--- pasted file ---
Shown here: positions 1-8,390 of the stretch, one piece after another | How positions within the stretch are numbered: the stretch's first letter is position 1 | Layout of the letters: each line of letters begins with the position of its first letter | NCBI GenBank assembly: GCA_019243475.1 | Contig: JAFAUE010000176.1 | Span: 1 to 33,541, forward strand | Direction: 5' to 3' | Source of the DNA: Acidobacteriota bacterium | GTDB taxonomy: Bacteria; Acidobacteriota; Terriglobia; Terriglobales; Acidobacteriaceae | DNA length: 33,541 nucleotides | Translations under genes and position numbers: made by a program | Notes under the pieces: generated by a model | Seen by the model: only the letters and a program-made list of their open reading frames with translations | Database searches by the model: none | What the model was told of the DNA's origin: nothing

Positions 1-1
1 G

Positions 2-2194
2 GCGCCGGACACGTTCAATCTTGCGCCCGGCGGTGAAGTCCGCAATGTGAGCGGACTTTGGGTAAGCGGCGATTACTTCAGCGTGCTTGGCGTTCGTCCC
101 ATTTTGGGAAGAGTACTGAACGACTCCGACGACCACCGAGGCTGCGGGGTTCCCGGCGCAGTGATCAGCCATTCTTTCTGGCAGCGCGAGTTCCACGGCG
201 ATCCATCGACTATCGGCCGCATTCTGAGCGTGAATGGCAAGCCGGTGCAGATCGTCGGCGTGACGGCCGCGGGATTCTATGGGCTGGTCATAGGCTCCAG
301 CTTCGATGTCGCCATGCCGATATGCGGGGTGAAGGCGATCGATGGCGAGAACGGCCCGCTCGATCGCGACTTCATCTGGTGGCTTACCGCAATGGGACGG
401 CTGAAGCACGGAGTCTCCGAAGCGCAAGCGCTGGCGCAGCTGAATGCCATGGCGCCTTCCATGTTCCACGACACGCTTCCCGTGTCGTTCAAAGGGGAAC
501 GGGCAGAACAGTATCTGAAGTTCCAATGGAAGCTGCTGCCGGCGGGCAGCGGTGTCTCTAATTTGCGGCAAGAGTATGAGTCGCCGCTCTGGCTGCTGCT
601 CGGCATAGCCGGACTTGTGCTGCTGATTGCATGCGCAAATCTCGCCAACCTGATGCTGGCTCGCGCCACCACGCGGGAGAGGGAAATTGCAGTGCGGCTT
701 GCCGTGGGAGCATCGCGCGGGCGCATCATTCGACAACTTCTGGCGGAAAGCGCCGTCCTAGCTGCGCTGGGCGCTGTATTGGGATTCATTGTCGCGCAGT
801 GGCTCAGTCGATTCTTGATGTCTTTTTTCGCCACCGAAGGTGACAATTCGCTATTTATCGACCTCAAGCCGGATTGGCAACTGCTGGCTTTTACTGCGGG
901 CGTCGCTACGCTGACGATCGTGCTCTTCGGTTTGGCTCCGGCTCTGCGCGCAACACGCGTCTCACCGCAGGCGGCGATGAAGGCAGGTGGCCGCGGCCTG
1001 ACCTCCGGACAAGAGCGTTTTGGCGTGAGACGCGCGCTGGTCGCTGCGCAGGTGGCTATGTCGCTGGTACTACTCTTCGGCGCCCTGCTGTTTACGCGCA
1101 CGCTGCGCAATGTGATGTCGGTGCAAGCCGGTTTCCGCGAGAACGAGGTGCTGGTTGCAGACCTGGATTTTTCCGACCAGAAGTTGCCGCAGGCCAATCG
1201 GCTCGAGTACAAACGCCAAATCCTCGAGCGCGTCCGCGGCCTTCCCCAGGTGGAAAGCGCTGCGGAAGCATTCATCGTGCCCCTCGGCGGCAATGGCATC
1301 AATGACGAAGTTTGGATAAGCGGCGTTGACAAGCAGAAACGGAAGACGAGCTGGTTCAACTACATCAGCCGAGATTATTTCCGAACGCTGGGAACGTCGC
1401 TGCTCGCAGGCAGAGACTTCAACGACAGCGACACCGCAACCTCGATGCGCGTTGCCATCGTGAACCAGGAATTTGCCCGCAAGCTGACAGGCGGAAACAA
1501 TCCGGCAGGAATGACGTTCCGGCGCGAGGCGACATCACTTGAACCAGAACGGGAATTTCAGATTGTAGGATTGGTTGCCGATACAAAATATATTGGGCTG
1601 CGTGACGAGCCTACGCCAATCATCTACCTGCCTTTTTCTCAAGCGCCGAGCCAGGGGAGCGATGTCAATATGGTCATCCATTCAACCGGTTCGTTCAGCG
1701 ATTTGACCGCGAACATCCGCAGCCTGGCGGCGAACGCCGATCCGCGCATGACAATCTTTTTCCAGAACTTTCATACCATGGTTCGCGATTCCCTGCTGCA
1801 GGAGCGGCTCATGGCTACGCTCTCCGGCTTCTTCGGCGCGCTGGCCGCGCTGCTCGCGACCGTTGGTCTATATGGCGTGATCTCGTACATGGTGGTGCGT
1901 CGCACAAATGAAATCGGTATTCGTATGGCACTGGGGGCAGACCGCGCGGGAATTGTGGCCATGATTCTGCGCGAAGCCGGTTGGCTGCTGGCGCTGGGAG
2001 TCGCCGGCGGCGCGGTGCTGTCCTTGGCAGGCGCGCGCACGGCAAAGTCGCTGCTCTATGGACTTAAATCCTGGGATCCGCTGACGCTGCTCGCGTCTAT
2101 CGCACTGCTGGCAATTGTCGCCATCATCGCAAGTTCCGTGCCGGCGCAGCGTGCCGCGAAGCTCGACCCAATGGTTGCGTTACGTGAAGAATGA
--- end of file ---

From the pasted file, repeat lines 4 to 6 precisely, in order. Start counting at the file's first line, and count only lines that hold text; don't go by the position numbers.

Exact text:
Positions 2-2194
2 GCGCCGGACACGTTCAATCTTGCGCCCGGCGGTGAAGTCCGCAATGTGAGCGGACTTTGGGTAAGCGGCGATTACTTCAGCGTGCTTGGCGTTCGTCCC
101 ATTTTGGGAAGAGTACTGAACGACTCCGACGACCACCGAGGCTGCGGGGTTCCCGGCGCAGTGATCAGCCATTCTTTCTGGCAGCGCGAGTTCCACGGCG